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How will Tottenham Hotspur cope without Jan Vertonghen?

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Super Jan is out ten weeks, and that’s bad. But Spurs have two capable replacements and a favorable schedule during this next stretch.

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Tottenham Hotspur v West Bromwich Albion - Premier League Photo by Clive Rose/Getty Images

News is coming in from the English football media about the severity of Jan Vertonghen’s ankle injury, and it’s not great. The BBC is confirming that Jan sustained ankle ligament damage in Tottenham Hotspur’s 4-0 win over West Bromwich Albion at White Hart Lane on Sunday, and the Telegraph suggests that Vertonghen could be sidelined as long as ten weeks.

Vertonghen is expected to miss at least six weeks, but scans showed the injury is somewhere between grade two and three which means medics believe he may not play again until towards the end of March.

That’s obviously bad news for Spurs. The Telegraph writes that Jan was “devastated” by the injury, which came when Spurs hold the best defensive record in the Premier League and were playing some of their best football of the season.

Losing your best ball-playing defender is never a good thing, but some of Jan’s absence is likely to be mitigated by a combination of Spurs’ center back depth and a schedule that is pretty favorable over the next two and a half months.

Defensive cover

There’s already been a lot of discussion in the Carty Free comments over this very issue, but unlike when Toby Alderweireld went down injured early in the season, Spurs have two possible direct replacements for Vertonghen in Kevin Wimmer and Ben Davies.

Wimmer, as we know, was in exactly this situation last season when Vertonghen injured his knee, and the big Austrian slotted in very well during that stretch. However, that was in a back four, and this season Spurs have had great success while playing with three center backs.

In this 3-CB formation, Spurs’ defense relies on the outer two center backs to drift wider to cover, and to be more aggressive to avoid being outnumbered in attack. Jan fit in this role very well, as he is excellent moving forward with the ball. Wimmer is a capable defender and a decent passer, but he’s not the guy you necessarily want moving into midfield with the ball at his feet – he’s more Vlad Chiriches than Vertonghen in that regard.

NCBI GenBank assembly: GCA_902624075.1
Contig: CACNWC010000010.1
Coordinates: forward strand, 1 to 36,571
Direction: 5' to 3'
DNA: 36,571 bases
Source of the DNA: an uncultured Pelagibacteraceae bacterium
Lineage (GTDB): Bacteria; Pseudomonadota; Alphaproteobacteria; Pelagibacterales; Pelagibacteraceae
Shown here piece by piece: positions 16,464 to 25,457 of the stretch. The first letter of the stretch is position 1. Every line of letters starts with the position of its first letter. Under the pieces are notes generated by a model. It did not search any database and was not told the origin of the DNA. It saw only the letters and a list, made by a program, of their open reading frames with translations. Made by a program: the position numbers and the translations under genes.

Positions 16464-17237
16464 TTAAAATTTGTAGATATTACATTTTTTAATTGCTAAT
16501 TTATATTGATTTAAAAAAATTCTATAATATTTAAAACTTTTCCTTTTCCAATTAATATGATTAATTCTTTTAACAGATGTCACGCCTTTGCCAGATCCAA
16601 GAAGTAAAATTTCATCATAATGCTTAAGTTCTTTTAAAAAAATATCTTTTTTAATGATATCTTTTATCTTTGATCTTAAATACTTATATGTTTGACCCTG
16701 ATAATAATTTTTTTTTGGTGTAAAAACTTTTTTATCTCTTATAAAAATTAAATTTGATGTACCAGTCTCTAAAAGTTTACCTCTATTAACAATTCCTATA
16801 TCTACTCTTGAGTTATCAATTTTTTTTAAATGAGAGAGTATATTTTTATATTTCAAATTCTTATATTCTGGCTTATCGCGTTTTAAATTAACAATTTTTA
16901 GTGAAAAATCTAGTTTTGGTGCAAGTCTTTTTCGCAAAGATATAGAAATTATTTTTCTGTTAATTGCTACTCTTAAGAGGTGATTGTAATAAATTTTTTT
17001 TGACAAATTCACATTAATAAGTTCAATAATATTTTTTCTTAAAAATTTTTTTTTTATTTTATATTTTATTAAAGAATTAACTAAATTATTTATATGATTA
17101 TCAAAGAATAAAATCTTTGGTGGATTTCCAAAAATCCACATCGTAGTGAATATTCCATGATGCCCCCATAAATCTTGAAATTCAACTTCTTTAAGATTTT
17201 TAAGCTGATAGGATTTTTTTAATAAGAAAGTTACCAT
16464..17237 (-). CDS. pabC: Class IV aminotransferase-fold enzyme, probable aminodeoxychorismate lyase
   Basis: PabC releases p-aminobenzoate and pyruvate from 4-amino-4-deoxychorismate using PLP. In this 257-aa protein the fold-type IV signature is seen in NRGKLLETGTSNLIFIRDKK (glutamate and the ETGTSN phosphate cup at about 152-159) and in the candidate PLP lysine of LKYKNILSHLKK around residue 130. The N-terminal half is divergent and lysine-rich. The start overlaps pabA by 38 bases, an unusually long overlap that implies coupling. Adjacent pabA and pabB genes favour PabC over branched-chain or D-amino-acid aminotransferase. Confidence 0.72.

Ben Davies is the opposite. He’s not a center back, but he did have a pretty decent European Championships this summer while playing as a left sided CB for Wales. Davies’ experience as a left back would also serve him well if he’s tasked with being more direct in possession, but I’m a little concerned about his ability to flat-out defend as part of a back three. We saw him be perfectly cromulent on Saturday as Jan’s replacement, though it came against a demoralized West Brom. Manchester City at the Etihad is a different animal.

Of course, Pochettino could tinker with his back line, moving Eric Dier to the center of the defense and flanking him with Wimmer/Davies and Alderweireld, though doing so would take Toby out of his best position as a defensive anchor. He could also revert to the 4-2-3-1 that Spurs utilized at the beginning of the season and all of last year, though as we’ve seen that creates its own set of problems with regards to Victor Wanyama and Spurs’ midfield. We’ll have to wait and see what Mauricio Pochettino decides to do.

Favorable schedule

The most immediate concern is this weekend’s match against Manchester City, but Spurs will also be helped during this Jan-less stretch by a schedule that is mostly winnable. Here are Spurs’ upcoming fixtures over the next few weeks:

There are few tricky ties in there to be sure, including a trip to Anfield and home ties against Everton and Southampton, but a lot more winnable games that provide plenty of opportunities for rest and rotation. If Pochettino decides to stay with the three at the back formation, all three of Wimmer, Davies, and Cameron Carter-Vickers should get plenty of game time, but hopefully not at the expense of their overall fitness.

Spurs will no doubt miss Jan Vertonghen, but the calls on social media for Spurs to make an emergency center back signing in January are probably unfounded. Pochettino has options in defense, and a string of decent matches where he can rest key players and rotate.

Will Vertonghen’s absence mean a few matches with dropped points? Possibly, but they should still be a very good defensive unit with Alderweireld and Dier in place to anchor the line. In short, even without Super Jan, Spurs should be able to weather this storm.